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Is Nerdcore Dead? 

mc chris in Arcata, plus the debut of Magnum and Flogging Molly's Celtic punk

click to enlarge mc chris
  • mc chris

Don't be surprised if you see zombies walking the streets of Arcata Thursday. It's not that Halloween has come early, and no, they're not extras in a Jon Olsen video -- they're probably on their way to see mc chris at Humboldt Brews, as he brings the mc chris is dead tour to town. The überironic rapper is asking his fans to dress as zombies in part because the YouTubage for the title track on his new album pays homage to Michael Jackson's classic "Thriller" vid.

Pop culture references abound in the work of the lowercased rapper aka Chris Ward IV: Star Wars characters, stuff from TV, the gamers' world and so on. Ward comes out of the world of überironic television, specifically the hip Cartoon Network show Adult Swim, where he contributed in various capacities to Aqua Teen Hunger Force, The Brak Show andSpace Ghost: Coast to Coast.

He doesn't like it, but mc chris is also the uncrowned King of Nerdcore, a genre and a "movement" he claims as his own -- and dismisses. Follow the link on the rapper's website and you'll find a New York Times piece from last year about nerdcore featuring mc chris and, incidentally, mentioning the fabled Nerdapalooza festival (also name-checked in the Washington Post) that was supposed to bring 40 nerdcore bands to Eureka last September. (The fest did not come off as planned, mostly due to a lack of critical mass.)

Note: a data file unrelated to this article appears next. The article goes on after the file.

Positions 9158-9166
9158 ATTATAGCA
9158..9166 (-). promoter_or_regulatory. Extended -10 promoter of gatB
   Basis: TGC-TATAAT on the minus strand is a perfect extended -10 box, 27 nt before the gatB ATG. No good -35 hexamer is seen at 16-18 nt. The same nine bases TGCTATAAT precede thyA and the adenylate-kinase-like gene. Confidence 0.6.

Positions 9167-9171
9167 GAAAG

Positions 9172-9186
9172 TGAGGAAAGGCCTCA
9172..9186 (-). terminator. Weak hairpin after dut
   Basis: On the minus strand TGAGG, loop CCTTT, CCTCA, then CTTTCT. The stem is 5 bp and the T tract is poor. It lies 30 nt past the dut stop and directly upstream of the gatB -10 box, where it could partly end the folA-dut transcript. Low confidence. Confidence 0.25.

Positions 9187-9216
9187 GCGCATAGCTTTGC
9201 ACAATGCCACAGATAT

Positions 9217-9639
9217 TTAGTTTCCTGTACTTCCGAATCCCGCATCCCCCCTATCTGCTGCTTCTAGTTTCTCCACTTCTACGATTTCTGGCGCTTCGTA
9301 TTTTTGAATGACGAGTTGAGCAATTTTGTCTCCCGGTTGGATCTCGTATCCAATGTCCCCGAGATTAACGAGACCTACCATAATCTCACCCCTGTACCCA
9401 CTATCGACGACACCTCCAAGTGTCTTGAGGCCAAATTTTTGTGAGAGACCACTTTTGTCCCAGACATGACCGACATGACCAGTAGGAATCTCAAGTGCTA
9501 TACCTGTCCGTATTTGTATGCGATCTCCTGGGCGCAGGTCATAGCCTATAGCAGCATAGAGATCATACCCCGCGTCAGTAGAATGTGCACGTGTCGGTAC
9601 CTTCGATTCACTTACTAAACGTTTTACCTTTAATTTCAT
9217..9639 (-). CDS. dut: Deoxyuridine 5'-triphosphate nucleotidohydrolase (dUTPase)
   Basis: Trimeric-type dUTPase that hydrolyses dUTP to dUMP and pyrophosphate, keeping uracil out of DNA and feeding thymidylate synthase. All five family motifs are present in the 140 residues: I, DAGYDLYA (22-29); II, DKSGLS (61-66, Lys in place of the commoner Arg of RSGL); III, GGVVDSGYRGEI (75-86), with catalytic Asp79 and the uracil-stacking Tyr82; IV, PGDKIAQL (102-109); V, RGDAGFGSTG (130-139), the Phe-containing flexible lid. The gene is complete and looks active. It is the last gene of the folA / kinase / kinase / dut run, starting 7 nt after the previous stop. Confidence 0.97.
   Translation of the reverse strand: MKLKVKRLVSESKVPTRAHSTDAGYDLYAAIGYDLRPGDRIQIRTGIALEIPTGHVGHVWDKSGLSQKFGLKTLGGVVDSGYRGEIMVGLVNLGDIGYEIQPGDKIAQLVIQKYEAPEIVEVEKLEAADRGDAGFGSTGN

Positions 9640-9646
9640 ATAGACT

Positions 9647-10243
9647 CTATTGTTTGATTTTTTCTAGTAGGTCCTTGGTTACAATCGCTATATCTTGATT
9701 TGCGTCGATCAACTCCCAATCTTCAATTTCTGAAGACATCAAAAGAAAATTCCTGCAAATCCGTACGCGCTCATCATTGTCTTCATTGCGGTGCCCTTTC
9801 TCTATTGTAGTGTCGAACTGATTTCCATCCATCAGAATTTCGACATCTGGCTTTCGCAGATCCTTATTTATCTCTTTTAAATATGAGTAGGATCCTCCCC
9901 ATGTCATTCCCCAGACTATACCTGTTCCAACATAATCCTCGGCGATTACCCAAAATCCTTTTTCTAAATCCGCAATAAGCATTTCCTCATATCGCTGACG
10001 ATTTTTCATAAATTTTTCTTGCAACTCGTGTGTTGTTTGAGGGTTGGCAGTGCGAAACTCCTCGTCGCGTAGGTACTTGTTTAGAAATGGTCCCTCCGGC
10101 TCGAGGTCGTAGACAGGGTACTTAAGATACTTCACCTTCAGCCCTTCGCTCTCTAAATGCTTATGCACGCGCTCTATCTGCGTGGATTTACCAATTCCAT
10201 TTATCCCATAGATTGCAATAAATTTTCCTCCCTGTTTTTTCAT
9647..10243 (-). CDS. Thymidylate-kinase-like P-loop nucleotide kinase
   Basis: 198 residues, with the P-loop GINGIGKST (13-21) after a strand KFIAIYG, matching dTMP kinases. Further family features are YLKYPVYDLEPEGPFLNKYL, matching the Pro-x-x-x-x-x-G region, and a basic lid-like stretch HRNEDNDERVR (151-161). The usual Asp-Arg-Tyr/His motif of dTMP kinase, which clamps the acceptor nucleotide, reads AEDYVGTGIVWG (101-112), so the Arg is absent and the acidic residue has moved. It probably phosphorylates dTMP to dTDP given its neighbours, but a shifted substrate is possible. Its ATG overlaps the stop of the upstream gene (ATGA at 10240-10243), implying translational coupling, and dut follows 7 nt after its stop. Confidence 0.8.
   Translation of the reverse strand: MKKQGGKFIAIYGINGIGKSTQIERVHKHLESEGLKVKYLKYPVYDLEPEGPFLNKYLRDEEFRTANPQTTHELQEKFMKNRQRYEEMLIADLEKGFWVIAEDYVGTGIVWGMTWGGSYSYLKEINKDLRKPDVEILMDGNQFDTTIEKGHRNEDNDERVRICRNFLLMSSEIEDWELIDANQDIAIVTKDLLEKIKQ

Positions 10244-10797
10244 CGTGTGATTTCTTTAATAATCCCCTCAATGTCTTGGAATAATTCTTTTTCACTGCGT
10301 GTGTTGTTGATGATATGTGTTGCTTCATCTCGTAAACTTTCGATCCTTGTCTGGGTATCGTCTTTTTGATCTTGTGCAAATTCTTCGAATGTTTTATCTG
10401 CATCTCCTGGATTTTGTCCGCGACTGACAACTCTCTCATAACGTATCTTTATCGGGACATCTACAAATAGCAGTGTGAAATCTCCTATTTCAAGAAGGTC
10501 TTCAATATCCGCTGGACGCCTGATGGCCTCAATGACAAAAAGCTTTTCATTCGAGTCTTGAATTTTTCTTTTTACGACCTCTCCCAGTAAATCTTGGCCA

The rapper has complained bitterly about being associated with nerdcore. "it's this fuckin press," he wrote on his blog. "the stories are never about me. i'm a figurehead that signals a cultural revolution, that's their angle and they will stick to it ad nauseum. i wish the press didnt turn out to be a bunch of lemmings that doesn't mind insulting their subjects, because they think in generalizations, in categories. no one wants to know about me. they want to know about my movement. my genre."

He would later declare that nerdcore is "a genre I do not endorse," although he apparently changed his tune when 60 Minutes decided to investigate nerds for an upcoming segment. He noted, "sixty minutes hollered at me ... that's right. MCCHRIS IS GONNA BE ON 60 MINUTES!!! in a piece on nerd culture and nerdcore. not something i usually want to be associated with, but im not gonna be stupid and say no to the biggest news show on tv."

Opening the AS Presents mc chris show is Totally Michael, a one-man pop-punk band: just Michael singing and playing cute, bouncy Blink-182-esque rock on guitar backed by a beat-producing laptop.

In Eureka that night (Thursday, Oct. 16) at Aunty Mo's, it's the debut of Magnum, a new band that may or may not be ironic in its intent (I'd say the name can only be taken as irony). The quartet rose from the ashes of the Judas Priest tribute Sad Wings of Destiny and includes Deric, Terrence and Steve from that band along with Steve 2 from Weepel, a Weezer cover band. Terrence promises: "high-octane bar band barrage with heavy doses of cat-killing screeches and guitar shrieks -- for the ladies." Interesting Magnum factoids: Magnum, P.I. was an ’80s TV series starring Tom Selleck as Hawaiian private investigator Thomas Magnum. MAGNUM is an acronym for the headache sufferers association Migraine Awareness Group: A National Understanding for Migraineurs. Terrence points out that Magnum is also, "a malt liquor, world's largest handgun and a brand of condoms." Magnum is the second local band whose name makes reference to the film Zoolander. Can you name the other?